DEAR DR. FOX: I have a 10-year-old sheltie who was recently diagnosed with Cushing's disease. My vet put him on a 60-milligram Vetoryl capsule daily for the adrenal glands.
He growls at me when I try to put on his halter or touch his front legs, so I know his feet hurt. He doesn't want to walk and is constantly sitting or lying down. His fur is coming out in clumps. He used to love being brushed, but no longer. I originally thought he had a bladder infection because he urinates in the house.
His appetite is good. He gets a small handful of Purina's Beneful and 2 heaping teaspoons of canned Alpo in the morning. In the evening, he gets treats like Pup-Peroni, Beggin' Strips, Meaty Bone and DentaStix.
Can you give me any advice on how I can improve his quality of life? -- J.S., Albrightsville, Pa.
DEAR J.S.: I am sorry to hear about your poor dog's condition, which is all too prevalent in the canine population today.
With Cushing's disease, adrenal glands produce too much of the hormone cortisol. It can be complicated by diabetes and low thyroid activity. You should have him tested for these conditions.
Improving your dog's nutrition may help improve his physical and mental condition. Over 10 to 14 days, transition him onto a grain-free food such as Wellness, Orijen or Organix. Discuss the possibility of giving your dog digestive enzymes, probiotics and a source of omega-3 fatty acids in his food. He may enjoy my recipe for buckwheat treats, which you can find on my website, DrFoxVet.com. You can also buy freeze-dried meaty treats like Stella & Chewy's. Don't buy any imported from China!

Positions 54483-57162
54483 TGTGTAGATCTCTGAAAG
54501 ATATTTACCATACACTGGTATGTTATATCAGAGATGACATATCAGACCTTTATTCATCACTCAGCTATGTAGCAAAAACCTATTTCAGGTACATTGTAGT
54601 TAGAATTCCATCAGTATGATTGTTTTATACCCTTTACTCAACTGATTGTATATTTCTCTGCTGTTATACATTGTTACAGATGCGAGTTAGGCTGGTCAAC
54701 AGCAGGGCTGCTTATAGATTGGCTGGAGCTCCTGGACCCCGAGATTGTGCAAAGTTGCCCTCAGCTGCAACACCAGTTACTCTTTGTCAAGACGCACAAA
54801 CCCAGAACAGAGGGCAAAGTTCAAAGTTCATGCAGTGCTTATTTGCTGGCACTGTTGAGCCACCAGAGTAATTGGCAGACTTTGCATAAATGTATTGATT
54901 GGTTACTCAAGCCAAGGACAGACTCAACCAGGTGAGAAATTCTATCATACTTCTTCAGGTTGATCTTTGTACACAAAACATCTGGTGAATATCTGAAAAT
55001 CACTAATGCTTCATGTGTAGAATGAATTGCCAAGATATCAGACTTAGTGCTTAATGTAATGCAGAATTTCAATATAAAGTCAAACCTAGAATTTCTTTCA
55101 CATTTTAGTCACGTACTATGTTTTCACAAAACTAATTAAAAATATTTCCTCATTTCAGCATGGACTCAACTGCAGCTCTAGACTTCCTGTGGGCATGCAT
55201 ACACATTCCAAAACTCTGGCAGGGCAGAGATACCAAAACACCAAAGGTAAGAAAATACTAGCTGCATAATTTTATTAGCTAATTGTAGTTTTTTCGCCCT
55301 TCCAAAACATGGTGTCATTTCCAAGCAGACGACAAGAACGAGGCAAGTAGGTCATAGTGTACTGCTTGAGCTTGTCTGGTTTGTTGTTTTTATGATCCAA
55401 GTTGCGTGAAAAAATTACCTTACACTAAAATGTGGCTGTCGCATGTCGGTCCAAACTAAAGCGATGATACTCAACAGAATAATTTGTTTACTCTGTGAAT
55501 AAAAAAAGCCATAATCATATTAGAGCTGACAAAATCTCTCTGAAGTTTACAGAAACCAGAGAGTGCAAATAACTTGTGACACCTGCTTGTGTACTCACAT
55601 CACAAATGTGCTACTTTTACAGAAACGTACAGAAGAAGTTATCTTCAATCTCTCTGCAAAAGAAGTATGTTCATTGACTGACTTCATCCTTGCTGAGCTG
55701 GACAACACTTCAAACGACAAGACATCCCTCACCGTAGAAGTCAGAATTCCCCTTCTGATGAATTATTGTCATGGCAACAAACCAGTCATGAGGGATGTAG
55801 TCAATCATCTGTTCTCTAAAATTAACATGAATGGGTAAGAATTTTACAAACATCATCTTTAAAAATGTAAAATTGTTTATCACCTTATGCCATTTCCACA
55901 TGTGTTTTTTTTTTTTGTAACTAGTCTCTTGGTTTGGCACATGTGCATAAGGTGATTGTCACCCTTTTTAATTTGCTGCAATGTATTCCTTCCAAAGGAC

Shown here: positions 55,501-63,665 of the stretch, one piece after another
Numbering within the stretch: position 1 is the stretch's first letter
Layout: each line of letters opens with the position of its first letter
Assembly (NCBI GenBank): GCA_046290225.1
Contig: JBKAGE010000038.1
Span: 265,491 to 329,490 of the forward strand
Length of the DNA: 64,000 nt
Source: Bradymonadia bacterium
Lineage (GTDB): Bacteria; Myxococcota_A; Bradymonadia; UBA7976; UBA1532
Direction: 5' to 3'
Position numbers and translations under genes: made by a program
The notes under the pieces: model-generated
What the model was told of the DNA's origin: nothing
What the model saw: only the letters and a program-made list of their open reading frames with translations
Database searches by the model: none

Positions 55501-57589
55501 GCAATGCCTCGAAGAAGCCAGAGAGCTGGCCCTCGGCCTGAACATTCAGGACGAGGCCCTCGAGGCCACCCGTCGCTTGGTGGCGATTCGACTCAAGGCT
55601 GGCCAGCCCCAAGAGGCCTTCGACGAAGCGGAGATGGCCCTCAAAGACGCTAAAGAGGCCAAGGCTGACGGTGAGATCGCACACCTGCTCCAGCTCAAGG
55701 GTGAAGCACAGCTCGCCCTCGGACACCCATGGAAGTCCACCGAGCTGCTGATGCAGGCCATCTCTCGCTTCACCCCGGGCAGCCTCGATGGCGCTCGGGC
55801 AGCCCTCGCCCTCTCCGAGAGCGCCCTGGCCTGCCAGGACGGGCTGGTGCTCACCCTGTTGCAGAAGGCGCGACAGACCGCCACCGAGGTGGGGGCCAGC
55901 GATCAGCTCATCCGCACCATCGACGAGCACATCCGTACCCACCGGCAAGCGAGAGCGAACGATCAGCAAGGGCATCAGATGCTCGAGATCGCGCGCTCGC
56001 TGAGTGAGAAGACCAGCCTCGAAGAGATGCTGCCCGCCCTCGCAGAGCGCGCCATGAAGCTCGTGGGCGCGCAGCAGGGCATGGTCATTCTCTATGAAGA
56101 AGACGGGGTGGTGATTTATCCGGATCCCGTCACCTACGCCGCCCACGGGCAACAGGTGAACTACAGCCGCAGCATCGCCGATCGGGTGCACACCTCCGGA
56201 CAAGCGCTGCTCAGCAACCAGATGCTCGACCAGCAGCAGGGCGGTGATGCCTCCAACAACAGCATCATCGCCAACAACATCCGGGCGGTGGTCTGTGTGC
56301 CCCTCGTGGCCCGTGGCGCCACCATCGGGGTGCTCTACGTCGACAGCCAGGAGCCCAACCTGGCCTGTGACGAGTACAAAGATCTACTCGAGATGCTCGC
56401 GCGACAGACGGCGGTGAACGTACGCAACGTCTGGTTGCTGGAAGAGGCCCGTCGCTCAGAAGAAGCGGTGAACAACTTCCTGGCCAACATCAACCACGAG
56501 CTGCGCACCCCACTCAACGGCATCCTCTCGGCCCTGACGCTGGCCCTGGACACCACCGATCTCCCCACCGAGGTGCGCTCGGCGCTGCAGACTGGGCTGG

DEAR DR. FOX: We have a 13-year-old male cat who has started vomiting up his food on a daily basis. He is an indoor cat, and he eats California Natural chicken and brown rice formula and the occasional treat from the vet to clean his teeth.
We take him for walks on a leash daily. If he happens to eat grass while outdoors or if he drinks water after eating his first meal of the day, it will cause the vomiting. We have asked our vet for a remedy, with no solution. We would like to get your take on this because the vomiting is almost constant, and we are concerned about his health. -- G.R., Norman, Okla.
DEAR G.R.: I wish more people would take your initiative and try habituating their cats to a daily walk in a harness. Many cats enjoy such outdoor stimulation.
Ruling out lymphatic cancer (considering your cat's age) and fur ball accumulation in the stomach, I would consider a possible food hypersensitivity or allergy as the cause of his vomiting. Try transitioning your cat onto a different diet of known, whole-food ingredients -- no generic "meat meal" or byproducts. Avoid corn and soy because they may be genetically modified.
Do not allow your cat to eat grass, which can irritate an inflamed stomach. Give your cat small meals four to six times daily, since eating a large meal quickly can make hungry cats vomit.
(Send all mail to firstname.lastname@example.org or to Dr. Michael Fox in care of Universal Uclick, 1130 Walnut St., Kansas City, MO 64106. The volume of mail received prohibits personal replies, but questions and comments of general interest will be discussed in future columns.
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